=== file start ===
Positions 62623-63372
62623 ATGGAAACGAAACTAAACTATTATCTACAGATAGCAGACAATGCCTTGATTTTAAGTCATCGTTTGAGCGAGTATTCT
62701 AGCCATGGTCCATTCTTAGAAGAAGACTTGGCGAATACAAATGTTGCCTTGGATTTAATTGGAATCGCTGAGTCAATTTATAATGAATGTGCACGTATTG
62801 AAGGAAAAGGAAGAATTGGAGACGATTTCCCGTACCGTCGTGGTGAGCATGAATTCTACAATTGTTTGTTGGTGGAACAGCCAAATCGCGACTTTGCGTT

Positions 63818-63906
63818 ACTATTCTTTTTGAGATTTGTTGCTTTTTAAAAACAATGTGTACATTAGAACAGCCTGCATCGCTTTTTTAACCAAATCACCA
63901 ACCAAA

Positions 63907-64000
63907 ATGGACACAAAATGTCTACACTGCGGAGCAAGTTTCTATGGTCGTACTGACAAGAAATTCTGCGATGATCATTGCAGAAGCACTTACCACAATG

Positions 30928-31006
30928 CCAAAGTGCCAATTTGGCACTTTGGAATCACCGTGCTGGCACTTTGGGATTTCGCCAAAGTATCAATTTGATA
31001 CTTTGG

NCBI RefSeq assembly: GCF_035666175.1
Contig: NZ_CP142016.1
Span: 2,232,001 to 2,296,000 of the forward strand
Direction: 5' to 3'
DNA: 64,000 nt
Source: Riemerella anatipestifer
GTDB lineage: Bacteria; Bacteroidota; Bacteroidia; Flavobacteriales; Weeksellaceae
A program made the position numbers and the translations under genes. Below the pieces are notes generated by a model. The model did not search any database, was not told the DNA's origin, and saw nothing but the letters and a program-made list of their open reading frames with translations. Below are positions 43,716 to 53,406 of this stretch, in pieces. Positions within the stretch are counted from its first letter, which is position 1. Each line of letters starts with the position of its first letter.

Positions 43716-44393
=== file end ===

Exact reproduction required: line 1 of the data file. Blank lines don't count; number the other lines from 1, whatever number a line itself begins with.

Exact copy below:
Positions 62623-63372